An examination of the unique experiences associated with positive, negative, and ambivalent role models

Rees, Heather (2015). An examination of the unique experiences associated with positive, negative, and ambivalent role models Honours Thesis, School of Psychology, The University of Queensland.

       
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Author Rees, Heather
Thesis Title An examination of the unique experiences associated with positive, negative, and ambivalent role models
School, Centre or Institute School of Psychology
Institution The University of Queensland
Publication date 2015-10-07
Thesis type Honours Thesis
Supervisor Nik Steffens
Total pages 69
Language eng
Subjects 1701 Psychology
Formatted abstract
The present research investigated (a) the extent to which people differentiate between positive, negative, and ambivalent role models and if so (b) the way in which people experience the influence of each of these role models. Towards these aims, I examined individuals’ perceptions of role models and the unique psychological experiences associated with role models. Participants (N = 154) were randomly assigned to one of three experimental conditions in which they reflected on either a positive, negative, or ambivalent role model that they have had in their lives. Afterwards, they completed a social identity mapping exercise in which they indicated the role model’s relationship with the various social groups that they are members of before indicating the influence that their role model has had in a survey. Results indicated that when an individual perceived another person to have group membership overlap and to be prototypical of their groups, they were associated with perceiving this person more strongly as a positive or ambivalent role model. Moreover, compared to negative role models, positive and ambivalent role models were found to be more strongly associated with an individual’s experience of inspiration, engagement in exploratory behaviour and balanced thinking. However, compared to positive and ambivalent role models, negative role models were found to be more strongly associated with an individual’s experience of avoidance of undesired behaviours. In sum, the present thesis suggests that individuals are not only influenced by positive role models but that they can also learn from and be inspired in unique ways by role models that are negative or ambivalent.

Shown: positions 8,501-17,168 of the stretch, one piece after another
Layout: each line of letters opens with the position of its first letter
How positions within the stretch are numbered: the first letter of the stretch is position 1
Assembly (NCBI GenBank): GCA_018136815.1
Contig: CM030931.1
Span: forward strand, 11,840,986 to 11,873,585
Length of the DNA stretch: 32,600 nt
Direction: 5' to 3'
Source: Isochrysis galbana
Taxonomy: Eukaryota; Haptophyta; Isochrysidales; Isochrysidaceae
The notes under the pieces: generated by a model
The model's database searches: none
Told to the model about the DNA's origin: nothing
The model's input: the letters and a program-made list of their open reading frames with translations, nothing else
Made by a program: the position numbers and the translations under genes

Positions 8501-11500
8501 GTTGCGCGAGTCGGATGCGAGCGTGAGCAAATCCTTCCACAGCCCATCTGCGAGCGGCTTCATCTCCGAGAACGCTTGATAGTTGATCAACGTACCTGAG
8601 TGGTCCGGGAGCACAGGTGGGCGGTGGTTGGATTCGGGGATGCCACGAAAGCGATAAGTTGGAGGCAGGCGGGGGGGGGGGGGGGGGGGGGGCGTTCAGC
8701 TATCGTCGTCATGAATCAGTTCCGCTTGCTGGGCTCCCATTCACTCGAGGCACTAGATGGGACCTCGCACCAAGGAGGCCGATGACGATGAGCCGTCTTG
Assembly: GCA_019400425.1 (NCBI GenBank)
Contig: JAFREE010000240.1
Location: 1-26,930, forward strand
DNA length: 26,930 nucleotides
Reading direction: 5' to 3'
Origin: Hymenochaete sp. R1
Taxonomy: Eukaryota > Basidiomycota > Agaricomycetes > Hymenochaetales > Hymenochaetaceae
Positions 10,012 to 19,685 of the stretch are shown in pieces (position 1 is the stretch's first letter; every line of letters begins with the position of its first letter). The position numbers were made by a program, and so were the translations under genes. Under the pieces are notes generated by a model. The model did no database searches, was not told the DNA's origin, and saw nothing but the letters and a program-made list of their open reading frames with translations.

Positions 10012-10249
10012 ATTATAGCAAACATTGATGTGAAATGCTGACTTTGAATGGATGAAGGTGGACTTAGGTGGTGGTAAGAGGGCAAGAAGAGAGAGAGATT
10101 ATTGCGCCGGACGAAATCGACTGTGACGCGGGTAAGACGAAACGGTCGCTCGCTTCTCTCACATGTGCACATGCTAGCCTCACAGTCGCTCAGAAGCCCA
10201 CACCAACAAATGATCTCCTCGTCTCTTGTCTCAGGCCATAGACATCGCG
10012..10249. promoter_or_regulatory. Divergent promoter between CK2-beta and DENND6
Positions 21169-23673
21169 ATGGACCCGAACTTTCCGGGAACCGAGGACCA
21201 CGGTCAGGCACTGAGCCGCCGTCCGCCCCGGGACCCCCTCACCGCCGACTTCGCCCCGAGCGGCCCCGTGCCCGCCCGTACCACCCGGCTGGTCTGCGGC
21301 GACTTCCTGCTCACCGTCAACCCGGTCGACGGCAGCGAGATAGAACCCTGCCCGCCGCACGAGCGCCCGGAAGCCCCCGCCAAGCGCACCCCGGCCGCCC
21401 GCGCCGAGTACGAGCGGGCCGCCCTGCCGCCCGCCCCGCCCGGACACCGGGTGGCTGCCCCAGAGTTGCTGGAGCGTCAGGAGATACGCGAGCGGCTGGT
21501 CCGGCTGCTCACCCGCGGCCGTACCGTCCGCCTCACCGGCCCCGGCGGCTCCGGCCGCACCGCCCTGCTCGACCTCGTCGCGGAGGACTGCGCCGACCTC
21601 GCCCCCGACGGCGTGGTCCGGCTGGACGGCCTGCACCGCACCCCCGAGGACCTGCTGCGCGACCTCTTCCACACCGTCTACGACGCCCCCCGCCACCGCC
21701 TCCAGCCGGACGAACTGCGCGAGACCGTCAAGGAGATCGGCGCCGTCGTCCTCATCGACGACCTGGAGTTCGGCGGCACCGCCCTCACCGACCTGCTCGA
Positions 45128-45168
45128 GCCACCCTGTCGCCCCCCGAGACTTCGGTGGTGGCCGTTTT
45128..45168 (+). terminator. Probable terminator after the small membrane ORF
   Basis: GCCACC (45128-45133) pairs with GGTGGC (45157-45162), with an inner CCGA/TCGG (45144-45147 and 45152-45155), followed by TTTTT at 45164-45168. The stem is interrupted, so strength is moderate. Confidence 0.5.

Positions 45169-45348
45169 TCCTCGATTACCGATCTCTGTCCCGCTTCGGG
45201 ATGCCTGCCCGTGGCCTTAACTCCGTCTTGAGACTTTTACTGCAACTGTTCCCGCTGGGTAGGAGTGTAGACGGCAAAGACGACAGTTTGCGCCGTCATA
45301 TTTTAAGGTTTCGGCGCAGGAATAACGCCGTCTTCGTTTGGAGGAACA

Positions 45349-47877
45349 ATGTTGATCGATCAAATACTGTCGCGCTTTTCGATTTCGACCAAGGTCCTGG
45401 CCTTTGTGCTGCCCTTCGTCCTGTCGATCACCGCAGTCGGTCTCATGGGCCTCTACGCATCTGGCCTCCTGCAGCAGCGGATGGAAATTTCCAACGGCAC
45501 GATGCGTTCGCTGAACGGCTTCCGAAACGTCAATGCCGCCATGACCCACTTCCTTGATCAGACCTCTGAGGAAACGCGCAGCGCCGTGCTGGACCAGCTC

Keyword Positive
Negative
Ambivalent
Role models

 
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Created: Thu, 31 Mar 2016, 09:03:57 EST by Lisa Perry on behalf of School of Psychology